Byron White: Welcome back, everyone. I’m here with Sage Cohen. Sage, welcome back.
Sage Cohen: Thank you so much for having me. It’s good to be with you.
Byron White: You indeed. I enjoyed our first podcast and discussing a book you’ve written in the past but you’re on to something new. It’s called Fierce on the Page. Tell us about the new book which, by the way, has a beautiful cover design. I’m looking at it right now.
Sage Cohen: Thank you so much. Well, Fierce on the Page is an invitation to make writing practice a life practice and life practice a writing practice and to become bigger and better and more fierce by doing what we love as writers.
Byron White: Tell us, is the book designed for writers trying to make a living in writing for other people which is seems to me in my sketch or really anyone writing anything at any time?
Sage Cohen: It’s for anyone writing anything at any time. Basically, to be more effective at what they’re doing, to be clearer about what they’re doing, more effective at reaching their goals and more satisfied with both the process and the product.
Byron White: And how does this differ from Writing the Life Poetic and also the Productive Writer that you’ve written and of course, you have some other poetry question stuff but how does the book differ from those two?
Sage Cohen: The Writing the Life Poetic is an invitation into a poetry practice, so that’s very specifically targeted for poets. The Productive Writer and it’s a how-to and The Productive Writer is also a how-to and it’s a book [00:01:48 inaudible] exploration of strategies for becoming more productive in your writing life and it’s also for writers of any genre or any type of writers. So Fierce on the Page is not really a how-to, it’s more a journey. It’s a collection of 75 essays and essays are explorations of how writing in life intersects and how to train ourselves as writers to use what life gives us and to find our own way and to make that way as powerful as we can for ourselves. So it’s… I don’t know. I think Fierce on the Page more like a dojo, like a place and invitation for people to come in and train themselves, work with their writing and their life to become as potent as we can be on the page and in life. So it’s not a “you must do this to be fierce.” It’s an invitation to know yourself and work with yourself and become more effective in leveraging what you’ve got.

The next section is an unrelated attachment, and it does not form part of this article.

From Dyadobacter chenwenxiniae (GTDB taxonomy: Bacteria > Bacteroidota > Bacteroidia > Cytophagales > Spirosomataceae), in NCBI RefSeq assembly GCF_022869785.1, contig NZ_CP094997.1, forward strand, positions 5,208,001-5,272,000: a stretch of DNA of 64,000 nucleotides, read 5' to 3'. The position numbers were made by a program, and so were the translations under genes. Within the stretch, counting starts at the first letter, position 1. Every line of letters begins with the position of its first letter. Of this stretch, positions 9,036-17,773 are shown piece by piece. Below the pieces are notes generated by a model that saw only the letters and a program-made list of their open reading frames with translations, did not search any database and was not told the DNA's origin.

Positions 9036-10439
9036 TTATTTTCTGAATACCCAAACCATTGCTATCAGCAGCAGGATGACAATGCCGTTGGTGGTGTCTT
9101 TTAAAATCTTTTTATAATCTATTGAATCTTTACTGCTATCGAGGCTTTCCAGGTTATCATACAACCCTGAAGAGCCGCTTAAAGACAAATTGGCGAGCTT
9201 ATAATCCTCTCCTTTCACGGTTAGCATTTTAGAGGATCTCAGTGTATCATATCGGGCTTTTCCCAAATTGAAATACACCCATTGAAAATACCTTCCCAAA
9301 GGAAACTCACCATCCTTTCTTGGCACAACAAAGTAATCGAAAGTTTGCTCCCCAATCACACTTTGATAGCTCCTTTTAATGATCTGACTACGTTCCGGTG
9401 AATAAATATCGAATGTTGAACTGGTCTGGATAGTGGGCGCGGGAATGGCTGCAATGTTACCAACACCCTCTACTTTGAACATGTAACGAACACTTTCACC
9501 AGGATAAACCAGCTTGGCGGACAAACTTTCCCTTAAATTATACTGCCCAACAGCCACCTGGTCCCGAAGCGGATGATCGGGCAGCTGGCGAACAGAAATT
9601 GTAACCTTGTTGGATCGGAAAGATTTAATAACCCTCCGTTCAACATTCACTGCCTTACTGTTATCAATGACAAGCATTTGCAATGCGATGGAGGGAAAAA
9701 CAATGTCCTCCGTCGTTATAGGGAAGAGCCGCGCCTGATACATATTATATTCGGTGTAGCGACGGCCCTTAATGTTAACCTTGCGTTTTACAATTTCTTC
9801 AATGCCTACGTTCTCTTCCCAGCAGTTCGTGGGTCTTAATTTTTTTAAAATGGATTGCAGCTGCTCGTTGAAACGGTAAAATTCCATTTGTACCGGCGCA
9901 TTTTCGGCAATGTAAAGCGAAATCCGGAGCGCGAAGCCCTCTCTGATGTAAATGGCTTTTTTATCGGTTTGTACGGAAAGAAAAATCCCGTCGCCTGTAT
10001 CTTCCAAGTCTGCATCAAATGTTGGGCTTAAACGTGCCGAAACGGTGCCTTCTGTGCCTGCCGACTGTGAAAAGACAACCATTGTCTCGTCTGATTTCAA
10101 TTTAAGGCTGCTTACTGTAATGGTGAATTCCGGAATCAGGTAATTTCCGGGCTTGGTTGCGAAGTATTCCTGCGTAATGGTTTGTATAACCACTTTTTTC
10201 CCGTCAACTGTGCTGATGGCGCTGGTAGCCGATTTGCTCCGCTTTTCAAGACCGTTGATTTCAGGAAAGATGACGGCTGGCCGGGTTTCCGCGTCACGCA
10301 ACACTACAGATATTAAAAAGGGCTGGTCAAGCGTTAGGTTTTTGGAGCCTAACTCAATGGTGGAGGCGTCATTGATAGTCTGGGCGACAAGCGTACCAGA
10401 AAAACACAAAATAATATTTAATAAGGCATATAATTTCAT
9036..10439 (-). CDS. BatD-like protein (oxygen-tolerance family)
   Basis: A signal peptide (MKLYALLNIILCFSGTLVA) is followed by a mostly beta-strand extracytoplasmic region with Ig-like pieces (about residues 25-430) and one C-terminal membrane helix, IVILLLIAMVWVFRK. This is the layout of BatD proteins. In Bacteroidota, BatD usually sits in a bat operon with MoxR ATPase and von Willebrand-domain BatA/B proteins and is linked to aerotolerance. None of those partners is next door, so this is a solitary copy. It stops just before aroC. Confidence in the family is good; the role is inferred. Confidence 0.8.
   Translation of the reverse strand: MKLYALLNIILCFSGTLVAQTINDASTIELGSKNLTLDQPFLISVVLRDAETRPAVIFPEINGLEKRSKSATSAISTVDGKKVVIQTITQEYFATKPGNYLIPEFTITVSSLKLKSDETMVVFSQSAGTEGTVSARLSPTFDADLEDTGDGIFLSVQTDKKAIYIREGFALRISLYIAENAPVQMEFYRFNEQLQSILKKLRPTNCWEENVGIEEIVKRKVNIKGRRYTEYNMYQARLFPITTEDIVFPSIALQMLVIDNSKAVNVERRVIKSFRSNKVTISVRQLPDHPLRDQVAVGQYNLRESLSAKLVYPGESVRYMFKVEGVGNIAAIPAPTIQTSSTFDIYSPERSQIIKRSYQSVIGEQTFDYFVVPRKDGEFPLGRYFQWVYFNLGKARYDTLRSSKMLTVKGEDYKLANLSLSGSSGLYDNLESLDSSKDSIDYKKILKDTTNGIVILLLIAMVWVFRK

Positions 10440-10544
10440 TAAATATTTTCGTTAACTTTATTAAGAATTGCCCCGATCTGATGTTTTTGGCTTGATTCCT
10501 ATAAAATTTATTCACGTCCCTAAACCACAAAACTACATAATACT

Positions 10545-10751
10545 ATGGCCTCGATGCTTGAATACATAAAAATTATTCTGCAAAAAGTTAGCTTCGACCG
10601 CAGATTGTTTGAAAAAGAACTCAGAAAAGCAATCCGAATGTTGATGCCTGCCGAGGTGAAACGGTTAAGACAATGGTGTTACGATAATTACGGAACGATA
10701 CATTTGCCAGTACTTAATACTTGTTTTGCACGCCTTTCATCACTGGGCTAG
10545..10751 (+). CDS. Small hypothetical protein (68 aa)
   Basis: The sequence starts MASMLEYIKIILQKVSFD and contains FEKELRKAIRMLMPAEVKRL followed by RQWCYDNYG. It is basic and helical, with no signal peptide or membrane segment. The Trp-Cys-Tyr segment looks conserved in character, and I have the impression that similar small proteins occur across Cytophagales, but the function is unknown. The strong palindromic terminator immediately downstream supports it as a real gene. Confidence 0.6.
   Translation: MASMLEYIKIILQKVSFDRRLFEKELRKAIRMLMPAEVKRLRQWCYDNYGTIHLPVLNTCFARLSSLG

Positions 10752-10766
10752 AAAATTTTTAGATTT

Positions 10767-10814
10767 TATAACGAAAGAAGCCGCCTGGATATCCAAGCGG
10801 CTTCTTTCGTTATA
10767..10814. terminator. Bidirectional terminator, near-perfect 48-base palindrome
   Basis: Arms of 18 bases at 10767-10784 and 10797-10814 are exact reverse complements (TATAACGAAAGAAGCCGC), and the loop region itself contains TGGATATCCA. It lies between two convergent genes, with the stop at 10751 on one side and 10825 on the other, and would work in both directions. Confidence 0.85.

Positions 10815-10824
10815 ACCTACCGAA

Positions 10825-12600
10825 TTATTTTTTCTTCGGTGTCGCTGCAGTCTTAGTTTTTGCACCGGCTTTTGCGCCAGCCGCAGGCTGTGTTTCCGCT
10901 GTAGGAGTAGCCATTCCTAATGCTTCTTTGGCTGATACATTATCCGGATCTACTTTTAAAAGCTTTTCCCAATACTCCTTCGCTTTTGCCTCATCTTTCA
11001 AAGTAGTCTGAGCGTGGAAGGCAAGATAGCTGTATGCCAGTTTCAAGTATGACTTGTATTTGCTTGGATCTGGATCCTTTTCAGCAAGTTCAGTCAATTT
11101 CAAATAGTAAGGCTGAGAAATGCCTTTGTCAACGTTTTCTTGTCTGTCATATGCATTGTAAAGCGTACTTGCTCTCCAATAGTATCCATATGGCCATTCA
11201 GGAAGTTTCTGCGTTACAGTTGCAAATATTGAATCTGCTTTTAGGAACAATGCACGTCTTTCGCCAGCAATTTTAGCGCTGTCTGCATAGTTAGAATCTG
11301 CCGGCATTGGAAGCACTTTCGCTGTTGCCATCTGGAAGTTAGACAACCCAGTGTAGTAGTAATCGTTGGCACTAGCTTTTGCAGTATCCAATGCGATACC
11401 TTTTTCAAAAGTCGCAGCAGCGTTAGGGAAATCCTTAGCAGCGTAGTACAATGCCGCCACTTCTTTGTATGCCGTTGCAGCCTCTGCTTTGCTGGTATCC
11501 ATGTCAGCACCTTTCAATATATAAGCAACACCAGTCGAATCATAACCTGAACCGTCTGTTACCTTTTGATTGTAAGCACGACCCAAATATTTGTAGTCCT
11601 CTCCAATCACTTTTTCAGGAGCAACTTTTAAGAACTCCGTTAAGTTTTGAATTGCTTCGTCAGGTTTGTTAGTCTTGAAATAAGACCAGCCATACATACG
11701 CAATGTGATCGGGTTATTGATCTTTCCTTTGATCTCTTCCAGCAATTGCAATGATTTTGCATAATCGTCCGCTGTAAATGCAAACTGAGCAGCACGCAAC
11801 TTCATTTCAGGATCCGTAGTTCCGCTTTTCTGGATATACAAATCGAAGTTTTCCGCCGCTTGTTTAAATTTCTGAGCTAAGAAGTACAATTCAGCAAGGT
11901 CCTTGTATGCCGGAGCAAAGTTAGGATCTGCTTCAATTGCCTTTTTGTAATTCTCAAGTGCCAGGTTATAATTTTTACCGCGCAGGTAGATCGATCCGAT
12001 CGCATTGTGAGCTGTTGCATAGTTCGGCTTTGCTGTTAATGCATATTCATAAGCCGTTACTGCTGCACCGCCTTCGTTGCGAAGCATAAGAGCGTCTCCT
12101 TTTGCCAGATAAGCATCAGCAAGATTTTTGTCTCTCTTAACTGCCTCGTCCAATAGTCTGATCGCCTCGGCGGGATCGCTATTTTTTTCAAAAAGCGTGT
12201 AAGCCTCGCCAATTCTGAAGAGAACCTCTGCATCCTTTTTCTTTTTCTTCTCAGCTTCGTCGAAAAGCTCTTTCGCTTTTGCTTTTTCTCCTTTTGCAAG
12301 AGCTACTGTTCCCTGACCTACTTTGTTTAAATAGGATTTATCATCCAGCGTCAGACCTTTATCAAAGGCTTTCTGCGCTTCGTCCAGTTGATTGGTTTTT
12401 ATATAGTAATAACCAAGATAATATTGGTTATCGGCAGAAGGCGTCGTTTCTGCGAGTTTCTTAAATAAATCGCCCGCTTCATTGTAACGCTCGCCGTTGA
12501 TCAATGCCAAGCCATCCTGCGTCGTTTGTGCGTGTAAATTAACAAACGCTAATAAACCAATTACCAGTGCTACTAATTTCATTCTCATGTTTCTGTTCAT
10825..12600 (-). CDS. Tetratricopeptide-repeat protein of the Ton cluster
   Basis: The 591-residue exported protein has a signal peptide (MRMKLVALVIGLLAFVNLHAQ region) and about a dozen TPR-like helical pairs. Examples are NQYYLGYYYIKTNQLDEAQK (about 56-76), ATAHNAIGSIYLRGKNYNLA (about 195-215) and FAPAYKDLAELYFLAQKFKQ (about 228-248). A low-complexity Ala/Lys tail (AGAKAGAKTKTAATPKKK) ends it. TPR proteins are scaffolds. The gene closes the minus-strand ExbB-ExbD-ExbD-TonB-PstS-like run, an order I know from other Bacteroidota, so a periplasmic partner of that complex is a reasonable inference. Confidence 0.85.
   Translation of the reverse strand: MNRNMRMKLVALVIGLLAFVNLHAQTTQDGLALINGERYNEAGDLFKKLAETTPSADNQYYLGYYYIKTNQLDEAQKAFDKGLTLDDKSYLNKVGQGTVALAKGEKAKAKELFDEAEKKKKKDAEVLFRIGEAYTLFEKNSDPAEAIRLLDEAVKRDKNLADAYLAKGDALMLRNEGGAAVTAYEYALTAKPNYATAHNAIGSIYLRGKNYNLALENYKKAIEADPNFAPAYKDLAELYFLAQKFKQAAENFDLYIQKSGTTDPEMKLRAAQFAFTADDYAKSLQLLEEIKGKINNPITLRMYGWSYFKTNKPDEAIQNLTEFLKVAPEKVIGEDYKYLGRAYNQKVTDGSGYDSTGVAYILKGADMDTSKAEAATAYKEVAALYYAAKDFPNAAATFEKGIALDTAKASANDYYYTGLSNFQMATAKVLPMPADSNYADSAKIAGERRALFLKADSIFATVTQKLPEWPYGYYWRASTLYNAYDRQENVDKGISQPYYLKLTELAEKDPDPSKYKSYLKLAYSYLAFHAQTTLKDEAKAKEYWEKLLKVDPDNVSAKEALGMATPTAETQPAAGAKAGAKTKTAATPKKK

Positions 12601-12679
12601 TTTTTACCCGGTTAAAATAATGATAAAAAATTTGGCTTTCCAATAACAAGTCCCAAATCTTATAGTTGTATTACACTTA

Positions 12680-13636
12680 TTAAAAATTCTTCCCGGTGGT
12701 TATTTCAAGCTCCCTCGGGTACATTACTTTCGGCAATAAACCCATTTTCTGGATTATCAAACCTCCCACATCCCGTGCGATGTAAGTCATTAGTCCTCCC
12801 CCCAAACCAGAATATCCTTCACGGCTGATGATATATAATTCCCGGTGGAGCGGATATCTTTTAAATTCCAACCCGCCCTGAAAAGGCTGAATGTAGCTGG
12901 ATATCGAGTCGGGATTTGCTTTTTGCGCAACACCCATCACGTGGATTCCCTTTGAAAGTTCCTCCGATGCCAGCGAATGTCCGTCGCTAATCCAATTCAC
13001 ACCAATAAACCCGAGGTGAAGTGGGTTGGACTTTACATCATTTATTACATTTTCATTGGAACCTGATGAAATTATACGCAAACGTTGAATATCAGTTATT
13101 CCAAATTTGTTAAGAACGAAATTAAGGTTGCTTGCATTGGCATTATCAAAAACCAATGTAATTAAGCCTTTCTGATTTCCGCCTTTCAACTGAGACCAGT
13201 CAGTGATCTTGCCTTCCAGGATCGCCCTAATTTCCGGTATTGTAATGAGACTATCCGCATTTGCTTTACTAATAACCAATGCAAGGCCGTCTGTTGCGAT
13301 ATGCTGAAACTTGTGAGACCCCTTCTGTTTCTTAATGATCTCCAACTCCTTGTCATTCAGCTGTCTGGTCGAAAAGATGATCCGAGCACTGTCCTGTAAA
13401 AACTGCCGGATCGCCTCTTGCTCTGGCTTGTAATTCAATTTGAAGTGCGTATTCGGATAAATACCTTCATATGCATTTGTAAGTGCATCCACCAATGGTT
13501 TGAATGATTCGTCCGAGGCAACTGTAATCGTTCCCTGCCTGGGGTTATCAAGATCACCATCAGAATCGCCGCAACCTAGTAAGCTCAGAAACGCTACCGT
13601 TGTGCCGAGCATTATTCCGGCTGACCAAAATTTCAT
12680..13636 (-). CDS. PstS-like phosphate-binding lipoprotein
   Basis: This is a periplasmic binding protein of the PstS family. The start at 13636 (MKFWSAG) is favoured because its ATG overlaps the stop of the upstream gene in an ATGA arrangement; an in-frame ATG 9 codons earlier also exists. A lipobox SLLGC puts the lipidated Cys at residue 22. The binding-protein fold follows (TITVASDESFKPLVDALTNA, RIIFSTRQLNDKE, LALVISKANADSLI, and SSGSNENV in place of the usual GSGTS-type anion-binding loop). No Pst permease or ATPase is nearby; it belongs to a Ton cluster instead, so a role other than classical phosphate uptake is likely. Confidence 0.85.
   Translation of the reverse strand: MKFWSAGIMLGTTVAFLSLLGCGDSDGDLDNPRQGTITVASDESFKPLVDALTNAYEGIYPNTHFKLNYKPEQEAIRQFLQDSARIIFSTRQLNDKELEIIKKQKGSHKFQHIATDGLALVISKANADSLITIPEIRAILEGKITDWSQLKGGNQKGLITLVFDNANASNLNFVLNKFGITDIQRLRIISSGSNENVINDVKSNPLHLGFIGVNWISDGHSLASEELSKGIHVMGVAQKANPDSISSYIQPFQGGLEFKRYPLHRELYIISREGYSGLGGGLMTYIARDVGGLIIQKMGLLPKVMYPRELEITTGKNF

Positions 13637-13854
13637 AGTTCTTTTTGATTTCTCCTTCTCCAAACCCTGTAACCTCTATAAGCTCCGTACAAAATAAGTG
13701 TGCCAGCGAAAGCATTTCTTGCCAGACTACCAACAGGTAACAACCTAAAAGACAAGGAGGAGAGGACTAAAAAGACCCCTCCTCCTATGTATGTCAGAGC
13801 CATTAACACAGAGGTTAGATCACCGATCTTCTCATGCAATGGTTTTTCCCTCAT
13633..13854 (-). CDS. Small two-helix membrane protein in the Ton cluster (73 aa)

Byron White: The word ‘fierce’ struck me. It’s quite interesting about this book. Where did you pull that phrase in the word from Fierce on the Page? What is fierce about content creation and writing?
Sage Cohen: So what fierce means to me is relentlessly self-responsible and I think if we are going to be effective in the writing life, that’s what we need to bring to it because we don’t have bosses. Well, sometimes we have bosses. But for the most part when we’re writing, we are responsible for our own trajectory for how we write for the results that we produced and so, really being accountable to ourselves I think is the most essential practice in getting where we want to go as writers.
Byron White: How do you divide the boundary between a client you might be writing for and yourself in injecting your and infusing your own style and tone and personality into the writing and separating that from the responsibility you have to sell products, let’s say, for a customer?
Sage Cohen: If I’m writing for a customer, I inhabit whatever their goals are, their voice, their brand voice. I understand what it is they’re offering and who it is they’re offering it to and I really make myself one as much as possible with that objective. When I am doing my own writing for my own audience, I strive to just make as much of who I am available in my own voice. So they’re two very different kinds of delivered roles.
Byron White: Do you feel like there’s tension between those two?
Sage Cohen: No.
Byron White: Should there be for healthy balance?
Sage Cohen: Tell me what you mean by tension?
Byron White: Well, writing for client in fulfilling their goals and objectives with the tone and style that will connect with their audience can often be quite different than what a writer would write on their own and for their own pleasure and their own goals. When did the two come together, is there tension between the two? Does a good writer just have this wonderful elegant tone and style that could be adapted to write new things? Is there art and science that you put into writing if you will that can be applied to the customer’s world and if so, describe that to us and what your thoughts are on that?